ISO 9001 – Anticipated Changes

BY Reno ON September 8, 2014.

The ISO committee involved in drafting the revised standard has labelled the changes as ‘significant’. Unlike in 2008 the changes this time are of a more technical nature, introducing a new management system structure, new quality management principles and concepts.

The main areas of change are around:

Documented information where as part of the alignment with other management system standards a common clause on ‘Documented Information’ has been adopted without significant change or addition.

Structure & terminology where the clause structure and some of the terminology of this International Standard, in comparison with ISO 9001:2008, have been changed to improve alignment with other management systems standards.

Context of the Organization where there are two new clauses relating to the context of the organization, 4.1 Understanding the organization and its context and 4.2 Understanding the needs and expectations of interested parties. Together these clauses require the organization to determine the issues and requirements that can impact on the planning of the quality management system.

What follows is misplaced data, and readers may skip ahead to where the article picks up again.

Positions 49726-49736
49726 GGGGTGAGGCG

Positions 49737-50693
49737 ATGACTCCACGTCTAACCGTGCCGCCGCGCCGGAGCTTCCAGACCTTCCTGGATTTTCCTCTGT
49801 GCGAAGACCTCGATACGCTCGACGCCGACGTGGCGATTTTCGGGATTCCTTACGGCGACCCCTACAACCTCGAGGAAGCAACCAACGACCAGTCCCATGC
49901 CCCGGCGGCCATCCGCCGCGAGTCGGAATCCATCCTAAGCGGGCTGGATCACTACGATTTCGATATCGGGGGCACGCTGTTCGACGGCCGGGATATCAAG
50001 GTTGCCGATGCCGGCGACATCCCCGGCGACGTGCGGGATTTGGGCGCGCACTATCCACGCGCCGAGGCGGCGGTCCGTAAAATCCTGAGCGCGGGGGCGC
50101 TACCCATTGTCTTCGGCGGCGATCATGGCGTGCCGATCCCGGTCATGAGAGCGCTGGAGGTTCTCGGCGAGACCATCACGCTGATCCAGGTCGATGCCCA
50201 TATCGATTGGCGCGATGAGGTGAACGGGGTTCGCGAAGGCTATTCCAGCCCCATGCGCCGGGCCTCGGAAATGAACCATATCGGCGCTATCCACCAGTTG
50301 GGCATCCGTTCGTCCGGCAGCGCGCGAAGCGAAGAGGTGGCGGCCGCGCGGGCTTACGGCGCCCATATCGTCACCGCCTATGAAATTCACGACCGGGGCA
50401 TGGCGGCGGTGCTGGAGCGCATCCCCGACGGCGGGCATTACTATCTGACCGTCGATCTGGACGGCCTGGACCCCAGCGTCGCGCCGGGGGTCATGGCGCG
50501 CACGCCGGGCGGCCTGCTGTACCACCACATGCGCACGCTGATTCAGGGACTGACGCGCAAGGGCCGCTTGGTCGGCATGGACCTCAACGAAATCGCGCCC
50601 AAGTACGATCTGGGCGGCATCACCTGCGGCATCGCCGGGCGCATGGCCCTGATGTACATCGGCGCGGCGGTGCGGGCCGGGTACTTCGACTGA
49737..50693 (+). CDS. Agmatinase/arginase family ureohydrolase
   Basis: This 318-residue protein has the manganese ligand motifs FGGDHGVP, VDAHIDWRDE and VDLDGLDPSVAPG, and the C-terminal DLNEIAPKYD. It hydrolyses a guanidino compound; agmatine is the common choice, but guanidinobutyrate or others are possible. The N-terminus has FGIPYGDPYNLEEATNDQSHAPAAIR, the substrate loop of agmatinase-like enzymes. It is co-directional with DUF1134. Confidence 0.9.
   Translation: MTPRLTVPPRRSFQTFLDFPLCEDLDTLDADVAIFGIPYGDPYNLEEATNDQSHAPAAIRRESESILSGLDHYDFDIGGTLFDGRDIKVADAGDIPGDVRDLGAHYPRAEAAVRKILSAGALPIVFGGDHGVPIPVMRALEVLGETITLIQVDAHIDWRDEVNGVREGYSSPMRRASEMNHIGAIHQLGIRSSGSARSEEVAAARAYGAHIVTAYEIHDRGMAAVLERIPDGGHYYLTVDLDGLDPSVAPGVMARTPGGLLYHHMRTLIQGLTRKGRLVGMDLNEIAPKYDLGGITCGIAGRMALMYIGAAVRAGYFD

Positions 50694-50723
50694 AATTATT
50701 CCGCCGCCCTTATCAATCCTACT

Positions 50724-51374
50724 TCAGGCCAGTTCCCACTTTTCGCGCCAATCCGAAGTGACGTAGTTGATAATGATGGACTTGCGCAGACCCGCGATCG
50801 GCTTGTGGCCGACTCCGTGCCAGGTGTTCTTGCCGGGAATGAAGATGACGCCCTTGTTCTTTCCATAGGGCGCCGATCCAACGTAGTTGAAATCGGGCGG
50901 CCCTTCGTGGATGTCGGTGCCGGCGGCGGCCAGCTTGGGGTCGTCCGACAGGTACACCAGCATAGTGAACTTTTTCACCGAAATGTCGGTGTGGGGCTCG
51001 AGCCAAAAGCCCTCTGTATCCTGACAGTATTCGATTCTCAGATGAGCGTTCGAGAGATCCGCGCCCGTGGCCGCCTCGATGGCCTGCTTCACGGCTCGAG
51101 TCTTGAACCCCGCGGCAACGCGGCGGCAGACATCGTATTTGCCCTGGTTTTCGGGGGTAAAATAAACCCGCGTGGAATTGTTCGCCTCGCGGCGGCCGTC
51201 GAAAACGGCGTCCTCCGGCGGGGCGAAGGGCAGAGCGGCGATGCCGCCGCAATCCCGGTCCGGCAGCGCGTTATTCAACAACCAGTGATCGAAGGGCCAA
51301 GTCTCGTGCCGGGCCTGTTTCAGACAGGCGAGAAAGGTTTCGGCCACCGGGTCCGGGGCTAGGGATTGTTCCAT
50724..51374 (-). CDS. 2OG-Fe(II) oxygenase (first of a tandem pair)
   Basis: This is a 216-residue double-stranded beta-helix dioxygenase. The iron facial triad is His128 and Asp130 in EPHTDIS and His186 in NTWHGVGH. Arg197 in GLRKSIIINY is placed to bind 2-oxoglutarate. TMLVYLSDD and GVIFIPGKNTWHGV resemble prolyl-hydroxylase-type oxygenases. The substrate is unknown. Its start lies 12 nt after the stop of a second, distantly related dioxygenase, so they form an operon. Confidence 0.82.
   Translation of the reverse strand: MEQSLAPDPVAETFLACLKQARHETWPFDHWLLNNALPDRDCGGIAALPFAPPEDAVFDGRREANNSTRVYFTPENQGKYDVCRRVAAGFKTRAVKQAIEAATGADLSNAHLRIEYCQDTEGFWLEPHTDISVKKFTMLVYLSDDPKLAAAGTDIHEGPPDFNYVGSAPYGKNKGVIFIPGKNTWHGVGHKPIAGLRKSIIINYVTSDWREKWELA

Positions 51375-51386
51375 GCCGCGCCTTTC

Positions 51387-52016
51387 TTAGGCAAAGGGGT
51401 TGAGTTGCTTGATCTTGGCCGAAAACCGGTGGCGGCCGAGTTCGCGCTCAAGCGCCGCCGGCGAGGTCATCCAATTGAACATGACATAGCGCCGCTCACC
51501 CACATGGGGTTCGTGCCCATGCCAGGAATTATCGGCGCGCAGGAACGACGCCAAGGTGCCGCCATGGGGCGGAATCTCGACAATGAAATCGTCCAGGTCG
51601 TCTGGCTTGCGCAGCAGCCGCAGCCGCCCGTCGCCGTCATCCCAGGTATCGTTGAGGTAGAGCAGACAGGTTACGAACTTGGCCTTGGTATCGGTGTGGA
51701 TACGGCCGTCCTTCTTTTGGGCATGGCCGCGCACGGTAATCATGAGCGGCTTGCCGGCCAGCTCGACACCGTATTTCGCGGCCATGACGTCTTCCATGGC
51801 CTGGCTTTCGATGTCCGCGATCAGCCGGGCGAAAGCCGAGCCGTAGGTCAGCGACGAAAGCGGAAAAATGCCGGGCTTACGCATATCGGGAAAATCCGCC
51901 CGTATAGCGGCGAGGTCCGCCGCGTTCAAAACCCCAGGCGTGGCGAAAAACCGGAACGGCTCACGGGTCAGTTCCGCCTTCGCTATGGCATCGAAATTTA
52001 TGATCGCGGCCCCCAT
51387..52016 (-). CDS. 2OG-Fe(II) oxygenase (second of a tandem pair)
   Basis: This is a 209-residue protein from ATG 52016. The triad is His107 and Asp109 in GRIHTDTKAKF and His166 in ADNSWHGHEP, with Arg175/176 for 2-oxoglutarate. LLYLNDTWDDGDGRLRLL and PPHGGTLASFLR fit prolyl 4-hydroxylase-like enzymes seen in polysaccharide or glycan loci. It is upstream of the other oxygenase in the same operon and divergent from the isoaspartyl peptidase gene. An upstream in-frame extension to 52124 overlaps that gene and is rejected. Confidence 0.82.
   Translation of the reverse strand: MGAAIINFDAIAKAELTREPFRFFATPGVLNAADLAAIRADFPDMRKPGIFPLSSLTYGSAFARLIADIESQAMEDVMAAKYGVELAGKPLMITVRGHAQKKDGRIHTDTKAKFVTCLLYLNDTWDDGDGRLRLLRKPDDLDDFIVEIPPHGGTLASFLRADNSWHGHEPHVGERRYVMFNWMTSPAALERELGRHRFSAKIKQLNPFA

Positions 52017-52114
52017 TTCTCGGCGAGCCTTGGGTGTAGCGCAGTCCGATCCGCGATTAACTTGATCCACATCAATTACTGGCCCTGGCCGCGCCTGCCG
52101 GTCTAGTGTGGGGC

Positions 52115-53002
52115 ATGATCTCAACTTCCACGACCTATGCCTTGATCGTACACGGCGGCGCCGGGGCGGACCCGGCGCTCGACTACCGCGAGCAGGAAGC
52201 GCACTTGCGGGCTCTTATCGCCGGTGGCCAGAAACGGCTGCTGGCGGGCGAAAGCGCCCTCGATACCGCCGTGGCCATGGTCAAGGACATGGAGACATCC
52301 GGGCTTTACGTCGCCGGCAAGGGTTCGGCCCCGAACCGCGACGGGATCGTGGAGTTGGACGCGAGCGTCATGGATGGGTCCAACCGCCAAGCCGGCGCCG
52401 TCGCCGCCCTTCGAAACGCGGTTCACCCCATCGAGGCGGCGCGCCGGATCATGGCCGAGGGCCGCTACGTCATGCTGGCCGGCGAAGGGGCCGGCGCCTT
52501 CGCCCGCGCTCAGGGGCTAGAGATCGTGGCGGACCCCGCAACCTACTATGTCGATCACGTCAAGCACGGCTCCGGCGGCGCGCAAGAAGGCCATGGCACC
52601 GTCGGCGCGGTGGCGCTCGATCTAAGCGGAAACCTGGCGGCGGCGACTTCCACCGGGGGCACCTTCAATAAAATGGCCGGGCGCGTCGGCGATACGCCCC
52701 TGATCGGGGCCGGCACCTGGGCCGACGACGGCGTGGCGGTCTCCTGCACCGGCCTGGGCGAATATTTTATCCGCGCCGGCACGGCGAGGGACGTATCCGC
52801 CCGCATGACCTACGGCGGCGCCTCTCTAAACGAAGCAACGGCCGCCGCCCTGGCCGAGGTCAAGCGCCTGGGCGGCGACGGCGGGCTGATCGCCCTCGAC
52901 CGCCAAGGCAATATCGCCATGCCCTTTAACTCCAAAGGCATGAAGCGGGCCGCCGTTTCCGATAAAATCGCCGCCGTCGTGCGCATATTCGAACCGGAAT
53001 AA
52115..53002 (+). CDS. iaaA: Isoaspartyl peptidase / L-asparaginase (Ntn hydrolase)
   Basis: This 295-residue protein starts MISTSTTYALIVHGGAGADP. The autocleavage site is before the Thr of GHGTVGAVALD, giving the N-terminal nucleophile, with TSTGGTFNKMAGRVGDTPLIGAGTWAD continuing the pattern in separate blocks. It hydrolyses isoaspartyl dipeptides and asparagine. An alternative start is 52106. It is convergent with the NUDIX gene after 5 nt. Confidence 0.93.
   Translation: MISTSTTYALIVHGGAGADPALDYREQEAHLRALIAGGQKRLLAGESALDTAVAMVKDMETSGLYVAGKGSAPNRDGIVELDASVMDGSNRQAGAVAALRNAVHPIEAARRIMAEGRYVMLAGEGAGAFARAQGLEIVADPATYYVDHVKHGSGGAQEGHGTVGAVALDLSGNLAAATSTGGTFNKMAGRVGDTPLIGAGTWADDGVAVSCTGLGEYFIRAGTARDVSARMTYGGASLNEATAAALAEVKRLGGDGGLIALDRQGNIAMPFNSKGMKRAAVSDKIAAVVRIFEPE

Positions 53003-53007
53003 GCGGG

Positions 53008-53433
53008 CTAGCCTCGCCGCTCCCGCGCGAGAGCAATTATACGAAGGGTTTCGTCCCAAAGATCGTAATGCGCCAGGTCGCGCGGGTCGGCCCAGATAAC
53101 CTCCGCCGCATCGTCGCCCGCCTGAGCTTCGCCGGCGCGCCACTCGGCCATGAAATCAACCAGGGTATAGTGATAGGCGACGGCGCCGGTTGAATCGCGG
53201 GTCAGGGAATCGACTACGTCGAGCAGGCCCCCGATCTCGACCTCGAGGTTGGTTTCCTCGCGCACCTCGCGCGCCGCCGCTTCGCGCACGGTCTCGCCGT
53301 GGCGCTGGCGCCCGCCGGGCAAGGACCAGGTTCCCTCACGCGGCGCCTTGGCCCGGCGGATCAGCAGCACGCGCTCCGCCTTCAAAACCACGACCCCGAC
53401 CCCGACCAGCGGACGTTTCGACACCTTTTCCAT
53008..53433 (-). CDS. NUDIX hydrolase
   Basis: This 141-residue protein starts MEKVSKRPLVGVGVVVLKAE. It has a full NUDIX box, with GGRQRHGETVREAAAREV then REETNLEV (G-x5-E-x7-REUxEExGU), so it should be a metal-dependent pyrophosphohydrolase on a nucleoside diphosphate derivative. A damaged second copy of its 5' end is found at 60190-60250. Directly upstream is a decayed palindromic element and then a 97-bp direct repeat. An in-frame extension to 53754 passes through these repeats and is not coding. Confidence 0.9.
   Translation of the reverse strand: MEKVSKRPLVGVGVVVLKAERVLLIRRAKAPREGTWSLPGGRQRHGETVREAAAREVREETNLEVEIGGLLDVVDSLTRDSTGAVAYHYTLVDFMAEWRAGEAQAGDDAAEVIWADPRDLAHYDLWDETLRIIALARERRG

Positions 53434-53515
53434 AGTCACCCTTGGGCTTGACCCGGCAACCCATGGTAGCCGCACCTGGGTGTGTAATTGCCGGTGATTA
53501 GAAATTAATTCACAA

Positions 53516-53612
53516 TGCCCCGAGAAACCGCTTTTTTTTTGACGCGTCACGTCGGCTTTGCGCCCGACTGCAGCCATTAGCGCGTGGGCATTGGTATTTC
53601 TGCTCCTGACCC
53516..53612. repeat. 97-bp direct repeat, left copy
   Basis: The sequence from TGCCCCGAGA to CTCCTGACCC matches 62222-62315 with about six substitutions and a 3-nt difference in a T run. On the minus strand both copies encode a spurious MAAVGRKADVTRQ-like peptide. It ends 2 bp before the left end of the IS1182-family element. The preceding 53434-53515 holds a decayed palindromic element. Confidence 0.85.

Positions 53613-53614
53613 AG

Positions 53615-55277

Applicability, where the standard no longer makes specific reference to ‘exclusions’ when determining the applicability of its requirements to the organization’s quality management system

Organizational knowledge where the standard addresses the need to determine and maintain the knowledge obtained by the organization, including by its personnel, to ensure that it can achieve conformity of products and services

Risk-based approach where the standard requires the organization to understand its context (see clause 4.1) and determine the risks and opportunities that would need to be addressed (see clause 6.1). Although risks and opportunities have to be determined and addressed, there is no requirement for formal risk management or a documented risk management process.

Products & Services where ISO 9001:2008 used the term “product’ to include all output categories the revised standard uses products and services and that includes all output categories hardware, services, software and processed materials. The specific inclusion of “services” is intended to highlight the differences between products and services in the application of some requirements.

Control of externally provided products and services where the standard addresses all forms of external provision, whether it is by purchasing from a supplier, through an arrangement with an associate company, or by any other means, the organization is required to take a risk-based approach to determine the type and extent of controls appropriate to particular external providers and externally provided products and services